Brent crude oil rose above $61 a barrel on Tuesday following series of adjustments made by the OPEC and Non-OPEC members at ensuring price stability.
Brent, against which half of the world’s oil is priced, surged to $61.32 a barrel by 8:00pm, gaining about 37 percent from its 2017 lows in June.
The United States West Texas Intermediate crude was seven cents or 0.1 percent higher at $54.21, still near its highest since February and close to its highest for more than two years.
Traders and brokers said investors were adjusting positions after price rises of around five percent in October.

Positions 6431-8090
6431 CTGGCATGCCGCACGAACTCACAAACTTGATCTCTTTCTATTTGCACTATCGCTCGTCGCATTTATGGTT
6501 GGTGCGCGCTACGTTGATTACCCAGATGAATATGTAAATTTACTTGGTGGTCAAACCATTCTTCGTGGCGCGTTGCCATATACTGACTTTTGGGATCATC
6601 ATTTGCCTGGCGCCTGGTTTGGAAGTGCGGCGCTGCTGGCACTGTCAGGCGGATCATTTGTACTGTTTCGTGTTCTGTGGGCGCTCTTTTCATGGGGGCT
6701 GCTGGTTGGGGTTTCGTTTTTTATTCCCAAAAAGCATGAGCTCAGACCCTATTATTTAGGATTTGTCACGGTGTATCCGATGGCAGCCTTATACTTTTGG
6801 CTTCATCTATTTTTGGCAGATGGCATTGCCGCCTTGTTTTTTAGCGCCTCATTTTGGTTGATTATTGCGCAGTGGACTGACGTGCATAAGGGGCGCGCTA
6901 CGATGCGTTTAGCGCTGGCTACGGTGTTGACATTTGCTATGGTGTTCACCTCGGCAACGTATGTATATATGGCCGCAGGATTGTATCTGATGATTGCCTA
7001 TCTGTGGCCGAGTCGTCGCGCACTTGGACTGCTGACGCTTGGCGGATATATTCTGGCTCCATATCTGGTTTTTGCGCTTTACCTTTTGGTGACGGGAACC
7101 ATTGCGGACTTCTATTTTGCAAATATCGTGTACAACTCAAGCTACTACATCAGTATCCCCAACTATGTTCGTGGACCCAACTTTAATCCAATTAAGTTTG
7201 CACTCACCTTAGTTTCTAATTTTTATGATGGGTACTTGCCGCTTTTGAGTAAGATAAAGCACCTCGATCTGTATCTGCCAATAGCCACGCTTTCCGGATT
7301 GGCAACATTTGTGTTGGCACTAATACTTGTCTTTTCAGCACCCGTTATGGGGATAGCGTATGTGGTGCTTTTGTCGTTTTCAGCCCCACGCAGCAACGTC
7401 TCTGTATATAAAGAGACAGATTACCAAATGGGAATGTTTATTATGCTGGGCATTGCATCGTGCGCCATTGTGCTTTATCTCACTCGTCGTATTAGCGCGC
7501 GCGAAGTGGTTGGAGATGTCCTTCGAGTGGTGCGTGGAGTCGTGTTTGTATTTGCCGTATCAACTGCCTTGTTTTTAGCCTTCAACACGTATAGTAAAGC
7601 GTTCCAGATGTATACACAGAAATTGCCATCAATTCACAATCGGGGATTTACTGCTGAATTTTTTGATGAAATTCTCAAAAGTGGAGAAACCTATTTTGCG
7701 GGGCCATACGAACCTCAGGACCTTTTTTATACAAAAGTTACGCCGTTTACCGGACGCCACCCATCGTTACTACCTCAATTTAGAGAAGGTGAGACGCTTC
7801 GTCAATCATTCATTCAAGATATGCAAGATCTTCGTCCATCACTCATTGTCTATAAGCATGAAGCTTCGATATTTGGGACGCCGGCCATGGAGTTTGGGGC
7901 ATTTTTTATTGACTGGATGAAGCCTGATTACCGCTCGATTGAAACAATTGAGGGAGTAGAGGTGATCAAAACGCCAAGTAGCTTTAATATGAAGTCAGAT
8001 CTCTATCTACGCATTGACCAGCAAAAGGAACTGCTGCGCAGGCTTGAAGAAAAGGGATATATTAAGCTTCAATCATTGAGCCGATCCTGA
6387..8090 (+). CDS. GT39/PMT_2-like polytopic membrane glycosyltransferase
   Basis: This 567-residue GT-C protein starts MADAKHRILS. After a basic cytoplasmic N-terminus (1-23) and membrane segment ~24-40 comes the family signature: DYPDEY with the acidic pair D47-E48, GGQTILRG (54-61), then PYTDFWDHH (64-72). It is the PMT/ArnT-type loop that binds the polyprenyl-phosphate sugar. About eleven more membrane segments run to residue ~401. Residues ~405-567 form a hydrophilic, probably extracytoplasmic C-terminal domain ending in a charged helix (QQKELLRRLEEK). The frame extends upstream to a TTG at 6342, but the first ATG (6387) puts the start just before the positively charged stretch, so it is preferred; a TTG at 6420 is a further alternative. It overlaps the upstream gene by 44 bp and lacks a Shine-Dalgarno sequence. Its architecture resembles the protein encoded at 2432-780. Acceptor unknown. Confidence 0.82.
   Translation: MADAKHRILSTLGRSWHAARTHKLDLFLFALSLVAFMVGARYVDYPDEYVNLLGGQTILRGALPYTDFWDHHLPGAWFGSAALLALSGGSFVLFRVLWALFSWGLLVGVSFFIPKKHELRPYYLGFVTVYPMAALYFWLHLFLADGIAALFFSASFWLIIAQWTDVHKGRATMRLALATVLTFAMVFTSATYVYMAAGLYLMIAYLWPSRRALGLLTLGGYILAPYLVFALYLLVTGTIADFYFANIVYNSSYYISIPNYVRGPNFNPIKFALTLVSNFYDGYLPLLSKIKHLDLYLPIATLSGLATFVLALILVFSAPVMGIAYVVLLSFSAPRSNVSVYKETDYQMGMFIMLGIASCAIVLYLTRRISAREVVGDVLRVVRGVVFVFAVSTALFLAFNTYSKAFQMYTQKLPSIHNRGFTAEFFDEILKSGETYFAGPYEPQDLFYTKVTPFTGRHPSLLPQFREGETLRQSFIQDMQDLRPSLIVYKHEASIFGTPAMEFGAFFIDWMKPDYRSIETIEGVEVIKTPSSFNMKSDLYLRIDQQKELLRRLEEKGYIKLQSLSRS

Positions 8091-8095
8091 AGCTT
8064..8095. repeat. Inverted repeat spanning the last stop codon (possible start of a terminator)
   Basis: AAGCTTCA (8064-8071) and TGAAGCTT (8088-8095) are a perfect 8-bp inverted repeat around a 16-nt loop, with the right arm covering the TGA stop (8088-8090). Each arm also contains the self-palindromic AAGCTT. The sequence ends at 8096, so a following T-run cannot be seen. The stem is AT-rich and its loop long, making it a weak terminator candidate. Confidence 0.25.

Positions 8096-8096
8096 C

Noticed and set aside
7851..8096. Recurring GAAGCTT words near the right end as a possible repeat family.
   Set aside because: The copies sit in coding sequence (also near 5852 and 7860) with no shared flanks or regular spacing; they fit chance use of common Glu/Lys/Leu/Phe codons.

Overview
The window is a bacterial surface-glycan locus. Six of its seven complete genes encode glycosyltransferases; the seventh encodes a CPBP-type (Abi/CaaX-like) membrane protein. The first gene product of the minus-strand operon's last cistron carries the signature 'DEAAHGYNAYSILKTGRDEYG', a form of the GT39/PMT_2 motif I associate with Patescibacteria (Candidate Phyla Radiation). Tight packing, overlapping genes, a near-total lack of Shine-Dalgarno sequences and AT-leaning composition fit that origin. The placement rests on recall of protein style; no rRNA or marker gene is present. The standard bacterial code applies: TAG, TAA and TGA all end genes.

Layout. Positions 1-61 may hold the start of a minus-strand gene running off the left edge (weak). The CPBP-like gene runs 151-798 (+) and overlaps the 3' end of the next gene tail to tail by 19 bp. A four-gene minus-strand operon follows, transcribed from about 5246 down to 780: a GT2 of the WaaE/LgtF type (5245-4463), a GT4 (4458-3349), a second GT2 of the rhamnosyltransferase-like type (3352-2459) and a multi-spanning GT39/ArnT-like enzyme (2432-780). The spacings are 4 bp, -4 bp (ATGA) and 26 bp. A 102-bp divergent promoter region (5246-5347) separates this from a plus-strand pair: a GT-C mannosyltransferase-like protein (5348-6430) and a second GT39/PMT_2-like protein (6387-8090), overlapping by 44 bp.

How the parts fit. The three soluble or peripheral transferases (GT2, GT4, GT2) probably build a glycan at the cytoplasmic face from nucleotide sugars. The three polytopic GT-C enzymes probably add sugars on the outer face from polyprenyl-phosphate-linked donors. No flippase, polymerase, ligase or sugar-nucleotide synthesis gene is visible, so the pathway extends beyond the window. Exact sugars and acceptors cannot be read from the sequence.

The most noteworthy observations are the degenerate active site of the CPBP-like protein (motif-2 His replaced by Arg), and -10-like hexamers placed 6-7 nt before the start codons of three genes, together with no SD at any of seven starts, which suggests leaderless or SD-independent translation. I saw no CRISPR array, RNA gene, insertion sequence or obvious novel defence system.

The US crude exports have jumped close to two million bpd and production has risen almost 13 percent since mid-2016 to 9.5 million bpd.
“The problem is as soon as prices move up it’s too easy for the US producers to add another rig or another completion crew,” said Stewart Glickman, energy equity analyst at CFRA Research in New York, “Then they increase production and you’re back where you started.”
Six analysts polled by Reuters ahead of inventory reports estimated, on average, that crude stocks were forecast to have fallen by 2.6 million barrels in the week ended October 27.
Iraq’s move to increase oil exports from its southern ports by 220,000 bpd to 3.45 million bpd to make up for supply disruptions from its northern Kirkuk fields also weighed on prices, traders said.